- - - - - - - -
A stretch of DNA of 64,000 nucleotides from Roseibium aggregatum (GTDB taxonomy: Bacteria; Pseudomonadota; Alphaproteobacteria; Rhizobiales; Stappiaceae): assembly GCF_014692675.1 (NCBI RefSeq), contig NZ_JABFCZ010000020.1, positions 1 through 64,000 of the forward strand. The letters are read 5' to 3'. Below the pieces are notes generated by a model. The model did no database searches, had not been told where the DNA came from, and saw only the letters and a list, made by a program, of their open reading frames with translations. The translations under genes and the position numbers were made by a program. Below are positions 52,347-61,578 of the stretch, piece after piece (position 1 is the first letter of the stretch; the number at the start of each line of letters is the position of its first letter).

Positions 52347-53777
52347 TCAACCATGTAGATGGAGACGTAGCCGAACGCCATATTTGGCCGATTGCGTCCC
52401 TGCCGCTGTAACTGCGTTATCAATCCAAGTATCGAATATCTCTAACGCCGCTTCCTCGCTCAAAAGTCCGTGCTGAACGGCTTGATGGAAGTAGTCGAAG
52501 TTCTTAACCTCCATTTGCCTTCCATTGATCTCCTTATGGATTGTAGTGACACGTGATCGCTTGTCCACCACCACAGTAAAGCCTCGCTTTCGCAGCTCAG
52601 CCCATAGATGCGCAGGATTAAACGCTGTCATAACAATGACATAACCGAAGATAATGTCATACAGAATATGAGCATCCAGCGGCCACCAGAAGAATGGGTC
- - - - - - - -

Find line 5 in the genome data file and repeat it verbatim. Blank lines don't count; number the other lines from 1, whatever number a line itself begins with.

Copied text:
52501 TTCTTAACCTCCATTTGCCTTCCATTGATCTCCTTATGGATTGTAGTGACACGTGATCGCTTGTCCACCACCACAGTAAAGCCTCGCTTTCGCAGCTCAG